Dairy cows are ruminants. The rumen is the first stomach. In the rumen there is a symbioses with the rumen bacteria. These bacteria are able to ferment feed particles and so deliver valuable nutrition to the cow. In order to multiply and ferment enough feed, the bacteria need sufficient energy and protein at all times.
The feeding pattern of a healthy cow is 8 to 12 meals a day, so that there is a load of feed available in the rumen every 2 to 3 hours. Different feedtypes have different fermentation characteristics. Some energy sources like sugars are easily degradable and gone after a few hours, while others take more time. Fine tuning a ration also means finetuning these characteristics. Figure 1 shows an overview of where each feed ingredient is digested and which nutrient is used for which milk component.
Nutrients in forage
Forage nutrition values can be influenced by several factors, for example the time of mowing. The amount of protein and sugar are contra related, depending on the grass species. This is due to the amount of sun light, level of fertilizer and outside temperature. During spring, when, on average, days are sunny and nights are cold, the morning is best time to mow in order to obtain a high sugar content. During the growing season, the highest sugar contents are usually found in forage at the end of a sunny day.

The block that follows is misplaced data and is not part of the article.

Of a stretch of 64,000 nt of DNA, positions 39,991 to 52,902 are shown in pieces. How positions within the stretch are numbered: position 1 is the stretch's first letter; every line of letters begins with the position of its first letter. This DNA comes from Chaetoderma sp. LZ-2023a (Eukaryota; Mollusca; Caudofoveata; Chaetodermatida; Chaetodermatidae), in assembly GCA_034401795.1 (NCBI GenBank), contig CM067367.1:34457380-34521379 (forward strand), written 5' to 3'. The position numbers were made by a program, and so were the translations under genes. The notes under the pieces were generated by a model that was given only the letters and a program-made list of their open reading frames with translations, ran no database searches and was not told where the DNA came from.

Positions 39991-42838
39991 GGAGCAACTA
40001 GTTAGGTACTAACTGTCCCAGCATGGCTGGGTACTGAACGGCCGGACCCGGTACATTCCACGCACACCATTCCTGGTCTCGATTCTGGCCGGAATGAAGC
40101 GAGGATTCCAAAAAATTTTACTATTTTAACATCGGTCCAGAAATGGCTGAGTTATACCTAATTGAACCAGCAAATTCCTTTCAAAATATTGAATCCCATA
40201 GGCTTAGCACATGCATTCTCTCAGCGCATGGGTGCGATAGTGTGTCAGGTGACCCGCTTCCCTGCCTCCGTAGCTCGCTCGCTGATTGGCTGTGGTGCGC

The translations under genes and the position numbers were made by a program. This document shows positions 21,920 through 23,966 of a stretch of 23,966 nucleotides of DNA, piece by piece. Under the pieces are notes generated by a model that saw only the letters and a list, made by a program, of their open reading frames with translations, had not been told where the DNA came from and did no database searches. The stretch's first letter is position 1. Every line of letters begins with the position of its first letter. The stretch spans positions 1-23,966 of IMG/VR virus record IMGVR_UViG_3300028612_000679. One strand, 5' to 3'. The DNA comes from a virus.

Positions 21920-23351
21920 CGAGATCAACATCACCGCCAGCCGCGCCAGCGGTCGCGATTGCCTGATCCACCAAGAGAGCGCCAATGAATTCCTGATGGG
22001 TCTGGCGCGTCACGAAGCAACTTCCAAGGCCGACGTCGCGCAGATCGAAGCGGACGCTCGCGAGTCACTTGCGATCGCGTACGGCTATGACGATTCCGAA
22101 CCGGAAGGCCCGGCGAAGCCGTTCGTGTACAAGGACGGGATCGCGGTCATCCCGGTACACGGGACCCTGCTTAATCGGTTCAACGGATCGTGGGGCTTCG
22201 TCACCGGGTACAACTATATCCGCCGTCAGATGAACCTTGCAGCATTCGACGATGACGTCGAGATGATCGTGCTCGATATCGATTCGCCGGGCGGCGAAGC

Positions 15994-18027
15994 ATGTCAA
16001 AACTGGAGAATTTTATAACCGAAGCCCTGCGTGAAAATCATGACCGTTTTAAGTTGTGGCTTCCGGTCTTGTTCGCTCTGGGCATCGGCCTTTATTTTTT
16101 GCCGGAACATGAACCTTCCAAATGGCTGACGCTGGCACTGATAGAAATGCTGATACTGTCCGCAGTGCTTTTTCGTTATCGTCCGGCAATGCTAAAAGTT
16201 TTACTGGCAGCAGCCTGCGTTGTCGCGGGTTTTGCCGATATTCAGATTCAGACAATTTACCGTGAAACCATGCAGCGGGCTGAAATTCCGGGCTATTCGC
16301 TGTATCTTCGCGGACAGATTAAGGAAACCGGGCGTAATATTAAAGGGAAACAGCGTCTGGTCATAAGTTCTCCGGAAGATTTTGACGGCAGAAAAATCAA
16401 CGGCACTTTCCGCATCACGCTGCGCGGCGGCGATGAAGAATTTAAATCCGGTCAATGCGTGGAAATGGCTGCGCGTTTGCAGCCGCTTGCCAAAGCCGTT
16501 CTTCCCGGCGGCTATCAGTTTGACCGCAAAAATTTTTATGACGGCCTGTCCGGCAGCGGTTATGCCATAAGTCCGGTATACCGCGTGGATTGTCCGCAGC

The nutritive value of forage comes from digestible organic matter, which consists of structural carbohydrates and non-structural carbohydrates, protein and fats. (Figure 2) When the digestible organic substance breaks down in the rumen and intestine, nutrients are released which can be used to form milk components and body reserves. Milk is a complex product consisting of more than 100 different substances. These substances are dissolved in water or are present in the form of free particles (suspensions, emulsions in water).
Figure 2 Build-up of roughage
Sampling your pits
In most areas roughage is the basis for the ration. So before feeding a particular pit, it is important to analyze the actual nutrition values. Specialized local companies can analyze this and deliver a comprehensive, in-depth report. This report is mainly used by feed experts and nutritionists, so that they can recommend the most effective ration, i.e. the ration that best matches the cows’ needs. This will result in maximum feed efficiency.
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Why treatment plans?
Ensuring that animal health issues are dealt with effectively and that the labour involved in the treatment is efficient is very important, particularly as herd sizes become larger. Farms with an automatic milking system have an extra tool they can use to increase the effectiveness of the treatment, thereby decrease the effort of the farmer has to make to achieve the best results.